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In the Studio with Azadeh Ardalan

In the studio with Azadeh Ardalan, a contemporary visual artist whose current works depict human figures sitting or standing within interior spaces. We met with Azadeh to tell us more about growing up in Iran, their greatest influences, and unexpected sources of inspiration.

When did you first begin to see yourself as an artist?

I have always had an inclination towards art but my main concentration before practicing it was  foreign languages. After graduating in foreign languages and literature from Bologna university,  painting became my priority. This was a new starting point in my practice as I had more time to  focuse on painting.  

Where are you from and what was your upbringing like?

I am from iran. Various experiences I had during my childhood and later during my young adult  life helped me to build my self a visual source for creating. 

Paint us a picture of your artistic journey. What inspired you to first pursue, and then continue to practice artistic work? 

There are so many sources of inspiration that strengthen and stimulate my imagination towards  painting. I remember starting learning different foreign languages at a young age. This allowed  me to genarate interest in reading lots of poems and short stories in different languages. My  imagination became stonger and I think this has been a driving force in my practice since then.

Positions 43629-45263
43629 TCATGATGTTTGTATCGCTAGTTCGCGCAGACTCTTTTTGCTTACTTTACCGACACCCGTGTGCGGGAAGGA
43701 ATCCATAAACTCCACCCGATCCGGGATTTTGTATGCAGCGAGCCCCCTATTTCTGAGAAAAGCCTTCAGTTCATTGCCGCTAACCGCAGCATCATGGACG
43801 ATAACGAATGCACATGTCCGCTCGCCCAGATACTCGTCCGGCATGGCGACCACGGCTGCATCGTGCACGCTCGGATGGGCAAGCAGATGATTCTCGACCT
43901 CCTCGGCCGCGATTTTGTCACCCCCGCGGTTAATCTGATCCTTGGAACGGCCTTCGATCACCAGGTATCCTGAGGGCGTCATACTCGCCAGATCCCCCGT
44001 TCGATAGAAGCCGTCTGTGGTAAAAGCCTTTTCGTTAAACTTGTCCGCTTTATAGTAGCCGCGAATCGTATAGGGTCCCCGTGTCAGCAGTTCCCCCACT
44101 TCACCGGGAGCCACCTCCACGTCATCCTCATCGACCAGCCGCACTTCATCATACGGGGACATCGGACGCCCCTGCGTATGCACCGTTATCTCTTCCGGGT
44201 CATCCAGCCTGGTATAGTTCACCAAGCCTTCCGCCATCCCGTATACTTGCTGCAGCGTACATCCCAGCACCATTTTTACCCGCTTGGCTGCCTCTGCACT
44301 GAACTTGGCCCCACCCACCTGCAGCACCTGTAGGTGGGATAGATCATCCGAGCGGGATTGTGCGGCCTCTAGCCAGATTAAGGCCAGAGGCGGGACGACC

What’s the message of your work? Where do they come from? 

My current works depict mostly human figures in interior spaces. These figures show the  moments of daily life based mostly on imagination. The exterior elements of this series are  important to create the primery idea. I always think alot about the colour palette and  composition to get closer to the ambience I want to create in a painting 

Who & what are your greatest influences?  

The themes I choose for my paintings come from my imagination and I think nature is one of my  greatest inspirations.  

An unexpected source of inspiration?

There are things that could be indirect sources of inspiration. It could be a still life scene or a  specific composition of objects that would become part of my memory which I refere to during  my working process. I normally change them a lot to make it fit into the ambience I want to create.

 

What do you want people to take from your work when they view it?

I like when my works communicate with the viewer the same feelings and emotions I experience  when I finish my work.  

What events in your life have mobilized change in your practice?

What I am exposed to, through the contemporary world, cinema, literature, human figures,  photography, etc changes my works continuously, at the same time I try to cultivate new ideas to  convey through my paintings.  

 

What are your ideal conditions or catalyst for creating a “good” piece of work?

I think my ideal conditions are related to my thoughts when creating a piece but this is not a  firm principal for my work as creating and inventing in a way I want deponds on various factors.  Concentration is important to me as this leads me to a mindful state which could be very useful for my practice. 

Tell us the inspiration behind your works?

In the painting Sunset I tried to invent a scene diffrent in some ways from other works in the  series in which human figures are present. This was a new approach to precent a moment of  daily life based on an imaginary scene. 

Something in the future you hope to explore?

In the future I plan to work on a new series of still life’s with different mediums in larger scales  which maintain some of the most important components of my current works. 

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